Effects of Chemically Doped Bioactive Borate Glass on Neuron Regrowth and Regeneration
Peripheral nerve injuries present challenges to regeneration. Currently, the gold standard for nerve repair is an autograft that results in another region of the body suffering nerve damage. Previously, bioactive borate glass (BBG) has been studied in clinical trials to treat patients with non-healing wounds, and we have reported that BBG is conducive for soft tissue repair. BBG provides structural support, degrades in a non-cytotoxic manner, and can be chemically doped. Here, we tested a wide range of chemical compounds that are reported to have neuroprotective characteristics to promote regeneration of peripheral neurons after traumatic injury. We hypothesized that chemical dopants added in trace amounts to BBG would improve neuronal survival and neurite outgrowth from dorsal root ganglion (DRG) explants. We measured neurite outgrowth from whole DRG explants, and survival rates of dissociated neurons and support cells that comprise the DRG. Results show that chemically doped BBGs have differentially variable effects on neuronal survival and outgrowth, with iron, gallium, and zinc improving outgrowth of neurons, and iodine causing the most detriment to neurons. Because chemically doped BBGs support increased nerve regrowth and survival, they show promise for use in peripheral nerve regeneration.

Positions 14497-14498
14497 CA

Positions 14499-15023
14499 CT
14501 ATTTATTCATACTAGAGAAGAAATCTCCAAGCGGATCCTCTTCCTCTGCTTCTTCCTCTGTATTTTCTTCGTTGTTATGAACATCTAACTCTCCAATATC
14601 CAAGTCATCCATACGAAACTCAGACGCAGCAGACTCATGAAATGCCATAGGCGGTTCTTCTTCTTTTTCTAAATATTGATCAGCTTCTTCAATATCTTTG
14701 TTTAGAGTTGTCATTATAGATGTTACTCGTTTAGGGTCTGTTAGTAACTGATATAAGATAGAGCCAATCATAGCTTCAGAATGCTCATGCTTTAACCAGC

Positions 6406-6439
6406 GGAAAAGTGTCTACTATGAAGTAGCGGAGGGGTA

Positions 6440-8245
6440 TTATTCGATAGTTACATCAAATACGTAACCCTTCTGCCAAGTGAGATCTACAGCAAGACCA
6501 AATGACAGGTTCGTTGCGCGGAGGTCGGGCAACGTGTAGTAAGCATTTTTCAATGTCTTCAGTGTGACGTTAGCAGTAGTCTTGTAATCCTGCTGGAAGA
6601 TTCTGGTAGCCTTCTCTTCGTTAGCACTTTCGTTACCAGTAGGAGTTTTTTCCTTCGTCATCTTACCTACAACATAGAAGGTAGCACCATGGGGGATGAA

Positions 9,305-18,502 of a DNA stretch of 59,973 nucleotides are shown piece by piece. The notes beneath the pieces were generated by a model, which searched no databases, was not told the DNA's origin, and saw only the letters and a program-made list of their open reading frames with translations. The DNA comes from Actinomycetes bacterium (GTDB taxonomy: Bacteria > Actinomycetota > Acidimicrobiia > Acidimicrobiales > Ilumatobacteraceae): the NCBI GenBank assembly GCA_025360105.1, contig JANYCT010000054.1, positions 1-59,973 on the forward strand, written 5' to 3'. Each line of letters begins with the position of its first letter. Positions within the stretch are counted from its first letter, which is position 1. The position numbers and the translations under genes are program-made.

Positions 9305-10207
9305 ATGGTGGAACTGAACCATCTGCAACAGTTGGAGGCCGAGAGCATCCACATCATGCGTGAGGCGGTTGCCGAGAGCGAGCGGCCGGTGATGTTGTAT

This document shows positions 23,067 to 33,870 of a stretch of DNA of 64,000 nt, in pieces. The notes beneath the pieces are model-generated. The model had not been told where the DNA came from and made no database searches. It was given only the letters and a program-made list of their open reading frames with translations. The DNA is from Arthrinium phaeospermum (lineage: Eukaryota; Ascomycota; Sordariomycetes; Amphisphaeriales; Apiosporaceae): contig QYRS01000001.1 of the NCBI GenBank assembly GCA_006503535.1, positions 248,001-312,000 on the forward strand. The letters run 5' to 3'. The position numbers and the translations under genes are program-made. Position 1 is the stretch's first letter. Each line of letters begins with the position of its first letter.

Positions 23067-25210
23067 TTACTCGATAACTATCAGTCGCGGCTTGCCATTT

B. Gupta et al., "Effects of Chemically Doped Bioactive Borate Glass on Neuron Regrowth and Regeneration," Annals of Biomedical Engineering, vol. 44, no. 12, pp. 3468-3477, Springer New York LLC, Dec 2016.
The definitive version is available at https://doi.org/10.1007/s10439-016-1689-0
Materials Science and Engineering
Keywords and Phrases
Biocompatibility; Dorsal root ganglia; Fibroblasts; Glia; Nerve regeneration; Bioactive glass; Cell culture; Chemical compounds; Doping (additives); Repair
International Standard Serial Number (ISSN)
Article - Journal
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